President Trump to American Companies: Join Me in Putting American Workers First

August 1, 2019 Updated: August 2, 2019

Commentary

President Trump’s economic policies encourage American companies to put America first.

For too long, multinational corporations have taken advantage of American workers, consumers, and citizens. With the aid of a complicit Washington elite, American companies have sent vital jobs overseas, preferring cheap foreign labor to the industrious toil of their fellow citizens. They lined their pockets with the savings, enriching their shareholders while devastating American communities.

President Trump’s America First agenda has put a stop to this ruthless exploitation of American citizens, bringing back American jobs and holding companies accountable to the interests of American citizens, not just corporate shareholders.

President Trump has made it easier for companies to invest in America by slashing our formerly-burdensome corporate tax rate to make it easier for businesses to hire and invest, eliminating job-killing regulations that had strangled our economy, and overturning conventional wisdom on international trade that had devastated American communities for decades.

The administration’s approval of the merger between T-Mobile and Sprint is further confirmation of this trend. As an assurance that the merger will benefit consumers, both companies have made commitments to the FCC to invest in rural America and 5G networks.

In doing so, they will address two of the greatest challenges facing America’s digital infrastructure today: the “digital divide” between rural and metropolitan areas that deprives millions of rural Americans of access to the internet, and the specter of China’s 5G dominance.

The competition to develop 5G technology is the Space Race of our day, promising significant advantages to the country that implements the transformative technology first. By greenlighting the Sprint/T-Mobile merger, the Trump administration demonstrated a far-sighted commitment to providing economic opportunities to the American people.

The same principle was behind the President’s refusal to grant Apple a waiver exempting Mac Pro parts produced in China from the strategic counter-tariffs he has imposed in retaliation for China’s rampant trade cheating. Apple, which used to make Mac Pro parts in the United States, took production offshore in June to cut costs, right in the midst of the Trump administration’s ongoing trade negotiations with China.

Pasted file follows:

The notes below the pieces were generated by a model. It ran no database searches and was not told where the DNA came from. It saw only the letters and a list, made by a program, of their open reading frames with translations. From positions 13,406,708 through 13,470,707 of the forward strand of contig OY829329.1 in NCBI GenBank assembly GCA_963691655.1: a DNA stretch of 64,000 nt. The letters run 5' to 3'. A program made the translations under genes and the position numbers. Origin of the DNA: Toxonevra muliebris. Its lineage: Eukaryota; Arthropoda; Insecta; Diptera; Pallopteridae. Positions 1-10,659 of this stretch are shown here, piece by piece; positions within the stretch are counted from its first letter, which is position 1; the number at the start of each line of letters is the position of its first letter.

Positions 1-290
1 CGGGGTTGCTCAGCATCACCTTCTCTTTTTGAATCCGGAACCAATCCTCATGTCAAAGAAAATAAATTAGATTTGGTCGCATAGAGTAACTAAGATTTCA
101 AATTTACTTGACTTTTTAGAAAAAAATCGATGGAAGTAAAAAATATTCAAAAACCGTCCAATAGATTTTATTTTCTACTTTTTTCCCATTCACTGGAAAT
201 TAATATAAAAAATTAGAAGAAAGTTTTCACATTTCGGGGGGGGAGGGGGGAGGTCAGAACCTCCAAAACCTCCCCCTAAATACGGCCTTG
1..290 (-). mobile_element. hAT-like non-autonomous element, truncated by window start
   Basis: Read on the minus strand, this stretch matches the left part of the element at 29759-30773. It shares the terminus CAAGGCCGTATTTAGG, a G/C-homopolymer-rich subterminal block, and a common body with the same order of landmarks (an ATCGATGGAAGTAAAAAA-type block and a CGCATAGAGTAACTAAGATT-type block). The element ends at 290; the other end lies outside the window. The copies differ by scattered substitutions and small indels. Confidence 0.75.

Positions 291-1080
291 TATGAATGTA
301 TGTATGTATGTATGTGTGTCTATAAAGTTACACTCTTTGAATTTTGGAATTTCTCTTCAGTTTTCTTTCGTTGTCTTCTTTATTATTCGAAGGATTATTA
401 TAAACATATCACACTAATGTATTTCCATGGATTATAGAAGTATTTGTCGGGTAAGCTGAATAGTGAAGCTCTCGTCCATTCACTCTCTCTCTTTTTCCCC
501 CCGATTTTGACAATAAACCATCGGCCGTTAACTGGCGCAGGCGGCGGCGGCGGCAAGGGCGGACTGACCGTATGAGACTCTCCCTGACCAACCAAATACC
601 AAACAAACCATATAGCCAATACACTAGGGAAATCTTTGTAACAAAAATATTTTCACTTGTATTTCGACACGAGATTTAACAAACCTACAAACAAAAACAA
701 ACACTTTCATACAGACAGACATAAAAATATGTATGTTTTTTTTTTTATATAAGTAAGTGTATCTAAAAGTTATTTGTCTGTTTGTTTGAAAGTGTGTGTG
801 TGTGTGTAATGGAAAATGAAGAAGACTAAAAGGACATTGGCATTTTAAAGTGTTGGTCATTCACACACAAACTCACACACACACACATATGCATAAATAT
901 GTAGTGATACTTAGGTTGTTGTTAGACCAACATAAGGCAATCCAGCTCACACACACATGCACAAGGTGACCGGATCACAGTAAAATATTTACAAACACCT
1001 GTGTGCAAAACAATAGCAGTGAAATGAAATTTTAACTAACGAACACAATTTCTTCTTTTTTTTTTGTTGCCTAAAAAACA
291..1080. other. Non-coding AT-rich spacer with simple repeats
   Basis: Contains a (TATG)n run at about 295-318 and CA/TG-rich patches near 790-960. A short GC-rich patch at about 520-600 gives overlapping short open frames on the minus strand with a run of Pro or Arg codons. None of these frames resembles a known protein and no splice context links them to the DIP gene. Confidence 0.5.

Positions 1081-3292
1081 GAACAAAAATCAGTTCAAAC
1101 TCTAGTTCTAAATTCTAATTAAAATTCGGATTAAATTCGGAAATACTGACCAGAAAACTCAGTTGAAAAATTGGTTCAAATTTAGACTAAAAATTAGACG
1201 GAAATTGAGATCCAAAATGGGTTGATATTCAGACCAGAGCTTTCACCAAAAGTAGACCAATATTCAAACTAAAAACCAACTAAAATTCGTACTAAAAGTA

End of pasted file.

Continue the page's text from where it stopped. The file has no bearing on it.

As he works to secure a historic trade agreement with China, President Trump’s counter-tariffs are a key element to his strategy, raising costs for Chinese exporters and incentivizing multinational corporations to relocate their production from China to one of the many other countries with similarly low labor costs. Apple, however, jumped into bed with the Chinese Communist Party, and is now threatening to raise prices if President Trump doesn’t exempt it from the tariffs that are intended, in part, to prevent that very sort of behavior.

Apple will surely mount a media campaign to pressure Trump to change his mind, but the company doesn’t deserve our sympathy. Apple, which is currently sitting on $225 billion in cash, has gotten rich by supporting a Chinese regime that has expressed nothing but hostility toward the American people.

Taking on the radical, unchecked Chinese regime and its corporate boosters is essential to creating a secure future for American workers, and President Trump was absolutely right to deny Apple special treatment that would undermine the hard-won progress we’ve made toward ending China’s trade abuses.

This President will always put America first in his economic and foreign policy, which he knows is the key to Keeping America Great. He’s also making it clear that he expects the same from American companies who have the power to put American jobs and workers first.

Jason D. Meister is an Advisory Board Member of Donald J. Trump for President Inc. and Managing Director of Ackman-Ziff.

Views expressed in this article are the opinions of the author and do not necessarily reflect the views of The Epoch Times.

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